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Insurance Claims by Self-Storage Facility Owners The year in review

January 1, 2000

4 Min Read
Insurance Claims by Self-Storage Facility Owners The year in review

Insurance Claims by Self-Storage Facility Owners

The year in review

By David Wilhite

It should come as no surprise that the big insurance news for 1999 was Hurricane Floyd,which caused untold millions of dollars of losses in storm-related damages (the damagetotal is still being assessed at the time of this writing). However, despite thedestructive nature of the storm, 1999 ranks as one of the better years for the leastnumber of insurance claims filed by self-storage facility owners. From an industryviewpoint, this is a strong indicator that owners are becoming increasingly aware of thehazards their operations are exposed to and are taking successful measures to guardthemselves against risk.

As we enter the new millennium, it can be valuable to take a look at the types ofclaims that facility owners most commonly reported in 1999 in order to help you assessyour own risk of loss for the coming year. As you will see, many of the types of claimsfiled were at least partially preventable, and there are a variety of measures that youcan implement immediately and at little or no cost that can help reduce your risk ofexposure.

Flood Damage to Buildings/ Premises: Flood damage from Hurricane Floyd, as well asvarious severe thunderstorms, accounted for the largest percentage of claims filed byself-storage facility owners in 1999. Many of these claims were covered by the optionalinsurance offered by the National Flood Insurance Program. The NFIP can provide affordableflood insurance for facility owners, even if your operation is located within theboundaries of a flood plain. The maximum amount of flood coverage currently availablethrough the NFIP is $250,000, although it may not be necessary to purchase the maximumamount. If you are located outside a high-risk area, you can purchase partial coverage andreceive an ACV (actual cash value) payout for damages up to the purchase amount. ExcessFlood Protection, which is available up to twice the regular limit, is also available ifyou have a lot of equity in your buildings and property.

Wind Damage to Buildings/ Premises: Gusting winds from Hurricane Floyd causedsignificant damage to facility roofs, outdoor signs, etc. To help avoid a claim, takeimmediate preventative measures to secure your facility as soon as a hurricane warning hasbeen issued. Begin by boarding up windows or securing them with storm shutters, and braceall exterior doors shut. Secure any loose objects surrounding the area, such as trashcans, signs, etc., so that they do not become flying missiles. Remember, also, that inaddition to protecting your business from hurricane- and wind-induced damage, a completeinsurance package should also include loss-of-business-income coverage and extra-expensecoverage to protect your finances in the event of a loss. Your best bet is to purchaseproperty coverage on a special form basis, which also protects against hail, smoke,explosion and other perils, unless the policy specifically excludes them.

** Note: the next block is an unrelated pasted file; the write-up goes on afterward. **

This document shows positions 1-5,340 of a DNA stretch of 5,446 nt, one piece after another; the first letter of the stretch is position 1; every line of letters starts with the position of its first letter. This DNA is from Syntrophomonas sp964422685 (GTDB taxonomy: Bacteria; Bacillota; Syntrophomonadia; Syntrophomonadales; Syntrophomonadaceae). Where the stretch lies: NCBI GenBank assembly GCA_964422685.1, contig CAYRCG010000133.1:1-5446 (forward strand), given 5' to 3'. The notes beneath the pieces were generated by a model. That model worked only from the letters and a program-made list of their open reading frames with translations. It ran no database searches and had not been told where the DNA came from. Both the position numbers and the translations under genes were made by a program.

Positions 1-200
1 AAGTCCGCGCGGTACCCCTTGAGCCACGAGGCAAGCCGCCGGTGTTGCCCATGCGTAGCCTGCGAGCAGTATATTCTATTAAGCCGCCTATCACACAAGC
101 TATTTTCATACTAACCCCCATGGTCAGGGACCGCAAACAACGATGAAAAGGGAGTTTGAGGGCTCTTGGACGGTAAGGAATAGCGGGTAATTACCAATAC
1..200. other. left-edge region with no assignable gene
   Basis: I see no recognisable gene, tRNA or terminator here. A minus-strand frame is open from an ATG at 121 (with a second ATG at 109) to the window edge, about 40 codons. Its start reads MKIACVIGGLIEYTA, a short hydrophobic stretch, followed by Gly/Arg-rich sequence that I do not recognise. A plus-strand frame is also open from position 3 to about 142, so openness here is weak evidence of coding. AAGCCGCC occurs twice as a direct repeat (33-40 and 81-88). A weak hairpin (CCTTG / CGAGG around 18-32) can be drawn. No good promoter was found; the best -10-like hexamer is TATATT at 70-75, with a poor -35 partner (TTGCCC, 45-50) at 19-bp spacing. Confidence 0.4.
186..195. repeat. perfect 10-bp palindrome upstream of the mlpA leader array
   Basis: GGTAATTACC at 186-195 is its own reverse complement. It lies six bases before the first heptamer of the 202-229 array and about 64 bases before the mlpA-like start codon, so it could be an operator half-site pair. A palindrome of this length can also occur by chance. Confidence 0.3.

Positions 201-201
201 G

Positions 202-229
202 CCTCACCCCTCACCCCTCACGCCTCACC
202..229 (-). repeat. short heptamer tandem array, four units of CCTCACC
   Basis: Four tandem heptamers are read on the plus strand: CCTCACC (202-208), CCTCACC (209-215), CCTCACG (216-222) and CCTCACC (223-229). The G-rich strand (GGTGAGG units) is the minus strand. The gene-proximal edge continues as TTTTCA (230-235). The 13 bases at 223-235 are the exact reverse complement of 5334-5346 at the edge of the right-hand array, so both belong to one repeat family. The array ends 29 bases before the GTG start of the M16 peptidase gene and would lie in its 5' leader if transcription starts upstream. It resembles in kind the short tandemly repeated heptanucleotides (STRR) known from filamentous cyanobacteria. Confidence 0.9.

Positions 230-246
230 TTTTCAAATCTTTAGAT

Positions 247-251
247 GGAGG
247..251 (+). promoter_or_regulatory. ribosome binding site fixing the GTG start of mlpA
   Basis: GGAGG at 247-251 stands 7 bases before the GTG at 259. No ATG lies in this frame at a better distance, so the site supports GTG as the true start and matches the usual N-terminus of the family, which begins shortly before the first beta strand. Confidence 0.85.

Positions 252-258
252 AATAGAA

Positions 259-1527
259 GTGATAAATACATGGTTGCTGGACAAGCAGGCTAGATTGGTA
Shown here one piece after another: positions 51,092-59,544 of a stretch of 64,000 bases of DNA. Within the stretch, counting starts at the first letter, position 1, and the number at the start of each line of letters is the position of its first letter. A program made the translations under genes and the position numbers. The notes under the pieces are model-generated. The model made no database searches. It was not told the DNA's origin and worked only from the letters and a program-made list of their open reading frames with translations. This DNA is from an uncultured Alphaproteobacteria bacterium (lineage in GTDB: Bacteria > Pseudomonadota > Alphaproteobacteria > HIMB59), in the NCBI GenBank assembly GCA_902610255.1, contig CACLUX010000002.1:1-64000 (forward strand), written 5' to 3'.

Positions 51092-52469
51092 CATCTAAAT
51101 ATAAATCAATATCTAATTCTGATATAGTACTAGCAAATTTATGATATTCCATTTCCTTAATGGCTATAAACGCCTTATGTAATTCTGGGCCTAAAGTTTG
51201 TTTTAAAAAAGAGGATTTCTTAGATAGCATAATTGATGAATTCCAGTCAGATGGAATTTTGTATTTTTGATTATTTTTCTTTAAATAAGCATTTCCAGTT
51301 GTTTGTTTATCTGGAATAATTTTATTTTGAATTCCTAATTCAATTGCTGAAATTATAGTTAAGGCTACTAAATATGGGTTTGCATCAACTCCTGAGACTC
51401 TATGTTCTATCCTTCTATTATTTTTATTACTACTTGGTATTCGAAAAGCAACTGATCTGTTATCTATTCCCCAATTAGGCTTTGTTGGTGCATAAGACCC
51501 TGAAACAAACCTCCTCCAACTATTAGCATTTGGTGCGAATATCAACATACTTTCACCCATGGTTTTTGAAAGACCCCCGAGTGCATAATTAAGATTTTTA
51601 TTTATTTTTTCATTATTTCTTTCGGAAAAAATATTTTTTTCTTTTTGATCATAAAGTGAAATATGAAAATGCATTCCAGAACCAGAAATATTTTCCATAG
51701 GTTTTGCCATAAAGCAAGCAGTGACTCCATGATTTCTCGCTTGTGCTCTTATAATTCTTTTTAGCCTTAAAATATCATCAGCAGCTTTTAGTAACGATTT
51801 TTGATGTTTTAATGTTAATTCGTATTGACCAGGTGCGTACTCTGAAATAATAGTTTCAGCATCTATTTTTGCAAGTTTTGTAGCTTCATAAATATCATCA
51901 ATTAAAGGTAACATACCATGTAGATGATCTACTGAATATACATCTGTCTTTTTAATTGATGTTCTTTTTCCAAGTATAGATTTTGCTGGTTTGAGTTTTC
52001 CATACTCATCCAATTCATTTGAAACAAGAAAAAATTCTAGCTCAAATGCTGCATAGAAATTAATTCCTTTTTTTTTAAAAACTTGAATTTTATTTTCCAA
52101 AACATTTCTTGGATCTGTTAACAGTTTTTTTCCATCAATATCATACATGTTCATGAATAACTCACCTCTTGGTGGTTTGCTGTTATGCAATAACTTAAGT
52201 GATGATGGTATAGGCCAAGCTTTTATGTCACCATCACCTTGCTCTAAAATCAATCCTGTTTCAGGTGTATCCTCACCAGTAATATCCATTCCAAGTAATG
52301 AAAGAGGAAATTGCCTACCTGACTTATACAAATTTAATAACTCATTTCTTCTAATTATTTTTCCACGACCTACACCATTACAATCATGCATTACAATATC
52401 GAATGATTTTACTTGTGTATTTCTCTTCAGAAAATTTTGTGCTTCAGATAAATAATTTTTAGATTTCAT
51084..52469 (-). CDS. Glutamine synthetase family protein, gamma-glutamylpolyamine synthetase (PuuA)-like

Lightning-Induced Power Surges: Several self-storage owners across the country reportedcomputer and equipment damage due to lightning-induced electrical power surges. Some ofthese losses could have been avoided had surge protectors been in use. Also known aslightning barriers, surge protectors provide protection against electrical storms byinstantaneously clamping down on power surges and diverting them harmlessly to the ground.Even in cases where no outright equipment failure may occur, the life of electronicequipment can be significantly reduced following a lightning surge, and surge protectorscan significantly extend that life. Remember that damage from surges may not only resultin equipment repair and replacement, but also in the loss of income, which can far exceedthe cost of protection devices.

Loss of Business Income: Last but not least, Hurricane Floyd was responsible for alarge percentage of claims for loss of income. Business-interruption insurance(specifically loss-of-income coverage and extra-expense coverage) is designed to minimizeyour risk in the event of a covered cause of loss. Keep in mind that loss-of-income andextra-expense coverages are limited to the actual length of time required to rebuild,repair or replace your damaged buildings or business personal property--in other words,the amount of financial loss is determined by the length of time it takes to get yourfacility back in business. Note also that for loss-of-income coverage to kick in, thesuspension of your business operations must be caused by direct loss or damage as a resultof a covered cause of loss; it does not cover a loss of income due to such causes as lossof power or forced evacuation.

David Wilhite is the marketing manager of Universal Insurance Facilities Inc.Universal offers a complete package of coverages specifically designed to meet the needsof the self-storage industry, including loss of income, employee dishonesty, comprehensivebusiness liability, hazardous-contents removal and customer storage. For more information,contact Universal at Box 40079, Phoenix, AZ 85067-0079; phone (800) 844-2101; fax (480)970-6240; www.vpico.com/universal.

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